Never crossed my mind to make everyone Amish, a ridiculous idea. We're not looking for utopia here, just a social and economic and political system that is non-suicidal and sustainable because we are committing suicide as a species. It's about just plain survival, not utopia.
 Balsamica
Joined: 2/24/2012
Msg: 132
What would a perfect world look like?
Posted: 6/12/2012 3:36:28 PM
''A very noble cause... but did you ever stop to consider that maybe humanity, as a whole, doesn't want that? There's a pretty good chunk of evidence that shows humanity kind of likes destroying itself, historically speaking.''

Granted that humanity has suicidal tendencies and is on a suicidal path, that has already been noted.

""Even if you have the answer (Being Amish or anything else) you're going to have to make it appealing to the people hell bent on killing and destroying each other, as well as those with wealth incumbency and pretty much all the people that have every reason to oppose it.""

I don't have to make anything appealing to anyone. Not selling Amish here.

""While it's a valid mental exercise, I just want to make sure we're all on the same page in understanding the new world order isn't going to come about from this thread...""

News? Details at 11?
 Earthpuppy
Joined: 2/9/2008
Msg: 133
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What would a perfect world look like?
Posted: 6/12/2012 4:45:11 PM
Nobody is selling Amish. They can't do it because of lack of horse-powered internet connections. They do tend to use the pay phone across the street to do their business ventures though, by-passing certain restrictions. And they also tend to be a bunch of misogynistic azzwipes when it comes down to that. Not perfect by any means, but just another model of a semblence of sustainability as a community. I love their cheese curds and jams, but the last time I bought some from a vendor in town, his hands were rather unsanitary from horse dung and who the hell knows what. That is why we need standards, watchdogs, and a sense of community well being through standards.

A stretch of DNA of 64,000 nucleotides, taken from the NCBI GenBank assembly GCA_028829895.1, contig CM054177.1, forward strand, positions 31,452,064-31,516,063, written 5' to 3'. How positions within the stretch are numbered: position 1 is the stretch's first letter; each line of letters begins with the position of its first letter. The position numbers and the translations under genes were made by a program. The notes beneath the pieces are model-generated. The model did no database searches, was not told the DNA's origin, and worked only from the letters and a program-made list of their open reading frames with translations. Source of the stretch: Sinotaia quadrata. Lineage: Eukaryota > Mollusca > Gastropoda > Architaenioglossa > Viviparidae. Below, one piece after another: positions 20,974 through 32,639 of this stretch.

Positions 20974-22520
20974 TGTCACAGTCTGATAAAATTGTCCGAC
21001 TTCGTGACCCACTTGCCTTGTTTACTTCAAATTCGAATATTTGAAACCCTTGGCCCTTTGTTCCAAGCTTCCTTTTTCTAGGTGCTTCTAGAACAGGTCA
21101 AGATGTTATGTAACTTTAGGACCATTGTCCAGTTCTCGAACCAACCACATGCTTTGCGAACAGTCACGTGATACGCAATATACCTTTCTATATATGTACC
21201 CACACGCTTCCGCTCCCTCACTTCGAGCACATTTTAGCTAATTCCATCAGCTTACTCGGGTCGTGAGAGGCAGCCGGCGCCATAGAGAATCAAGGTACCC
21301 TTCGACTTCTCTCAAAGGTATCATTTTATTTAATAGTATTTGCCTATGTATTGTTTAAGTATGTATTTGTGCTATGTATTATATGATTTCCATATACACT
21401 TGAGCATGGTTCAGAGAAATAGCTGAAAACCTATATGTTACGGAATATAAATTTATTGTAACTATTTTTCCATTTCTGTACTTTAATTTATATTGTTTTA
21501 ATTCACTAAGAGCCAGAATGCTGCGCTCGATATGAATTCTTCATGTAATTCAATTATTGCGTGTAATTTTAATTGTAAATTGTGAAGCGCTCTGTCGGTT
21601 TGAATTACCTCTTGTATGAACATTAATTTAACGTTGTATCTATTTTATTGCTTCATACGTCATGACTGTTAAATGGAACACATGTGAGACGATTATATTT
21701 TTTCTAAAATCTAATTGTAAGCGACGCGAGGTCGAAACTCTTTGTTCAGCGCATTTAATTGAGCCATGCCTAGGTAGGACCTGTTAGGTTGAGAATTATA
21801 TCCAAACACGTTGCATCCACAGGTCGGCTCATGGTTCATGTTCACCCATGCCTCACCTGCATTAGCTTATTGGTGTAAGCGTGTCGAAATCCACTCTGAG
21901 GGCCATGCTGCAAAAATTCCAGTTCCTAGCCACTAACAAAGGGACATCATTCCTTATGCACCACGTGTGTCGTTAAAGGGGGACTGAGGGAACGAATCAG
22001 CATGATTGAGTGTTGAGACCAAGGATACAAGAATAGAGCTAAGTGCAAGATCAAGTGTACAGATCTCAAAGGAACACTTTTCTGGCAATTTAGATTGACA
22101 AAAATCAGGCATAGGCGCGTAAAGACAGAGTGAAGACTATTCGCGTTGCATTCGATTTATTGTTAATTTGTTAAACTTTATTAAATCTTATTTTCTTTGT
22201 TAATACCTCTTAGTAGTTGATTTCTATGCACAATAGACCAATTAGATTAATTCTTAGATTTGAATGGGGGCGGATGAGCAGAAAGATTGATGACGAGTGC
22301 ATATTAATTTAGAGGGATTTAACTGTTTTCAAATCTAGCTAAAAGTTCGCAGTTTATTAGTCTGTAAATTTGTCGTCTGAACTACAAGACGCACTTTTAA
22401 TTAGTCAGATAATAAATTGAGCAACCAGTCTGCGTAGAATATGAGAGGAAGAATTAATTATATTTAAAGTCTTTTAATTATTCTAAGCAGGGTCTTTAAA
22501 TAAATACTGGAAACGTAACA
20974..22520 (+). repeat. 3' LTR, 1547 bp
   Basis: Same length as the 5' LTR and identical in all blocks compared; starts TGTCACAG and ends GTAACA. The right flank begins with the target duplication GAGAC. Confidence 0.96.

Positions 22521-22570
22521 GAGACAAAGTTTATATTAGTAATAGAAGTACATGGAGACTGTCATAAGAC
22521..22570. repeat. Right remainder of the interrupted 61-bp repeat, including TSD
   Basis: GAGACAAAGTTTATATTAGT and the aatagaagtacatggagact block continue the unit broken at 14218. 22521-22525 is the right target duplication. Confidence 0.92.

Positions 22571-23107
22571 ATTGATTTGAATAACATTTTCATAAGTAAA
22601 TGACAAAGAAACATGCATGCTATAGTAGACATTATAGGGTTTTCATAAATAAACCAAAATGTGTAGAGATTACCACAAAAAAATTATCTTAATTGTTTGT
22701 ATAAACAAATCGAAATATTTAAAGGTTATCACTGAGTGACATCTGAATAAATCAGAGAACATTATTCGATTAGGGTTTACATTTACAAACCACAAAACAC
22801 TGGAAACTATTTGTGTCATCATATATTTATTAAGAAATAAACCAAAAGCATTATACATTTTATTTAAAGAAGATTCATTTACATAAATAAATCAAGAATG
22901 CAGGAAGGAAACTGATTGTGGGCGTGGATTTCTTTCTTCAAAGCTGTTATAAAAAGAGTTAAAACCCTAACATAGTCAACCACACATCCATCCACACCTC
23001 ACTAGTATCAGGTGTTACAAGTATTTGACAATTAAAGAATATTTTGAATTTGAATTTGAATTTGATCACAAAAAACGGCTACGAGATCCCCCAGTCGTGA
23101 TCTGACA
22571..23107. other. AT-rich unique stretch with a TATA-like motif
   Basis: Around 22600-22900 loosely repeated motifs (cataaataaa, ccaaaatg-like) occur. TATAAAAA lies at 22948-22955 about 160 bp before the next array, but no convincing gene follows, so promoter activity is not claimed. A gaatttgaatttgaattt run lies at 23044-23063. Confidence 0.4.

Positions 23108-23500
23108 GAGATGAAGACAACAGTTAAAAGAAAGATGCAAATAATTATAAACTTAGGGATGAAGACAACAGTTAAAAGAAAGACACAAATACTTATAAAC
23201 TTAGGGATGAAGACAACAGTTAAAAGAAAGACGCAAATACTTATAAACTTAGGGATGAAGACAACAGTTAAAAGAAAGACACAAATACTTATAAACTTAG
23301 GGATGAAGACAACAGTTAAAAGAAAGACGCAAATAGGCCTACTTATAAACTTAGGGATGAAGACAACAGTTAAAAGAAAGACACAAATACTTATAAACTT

Despite their short failings, and that of many alternative communities, the larger community that relies on liquidation, boom-bust, "I got mine" mentality, "I am too priviledged and lazy to make a change" folks, the alt-lifestyle folks at least are trying and being mindful. I went private solar after hearing the tales of woe and terrorism from folks in the coal fields. Here, 60% of the power comes from mountain top removal, followed by nuke plants and the environmental terrorism that supports in the mining, production, and non-disposal storage that entails. The nukes also heat the river to extremes where the plants have to shut down at times to prevent a river holocaust. To me that is rather irresponsible given the values I was raised with. Solar made sense, is affordable, active solar heats and cools, and conservation and efficiency is merely mindfulness and has little sacrifice involved. I just prefer not to be one who shats upon the world of the kiddos I love and respect. Taint rocket science. Just takes a bit of thinking, creativity, conservation, living within a budget, and a desire not to crap on future generation and other species that have just as much a right to share our space, and who may be our salvation and ship-mates to the stars one day. ya never know.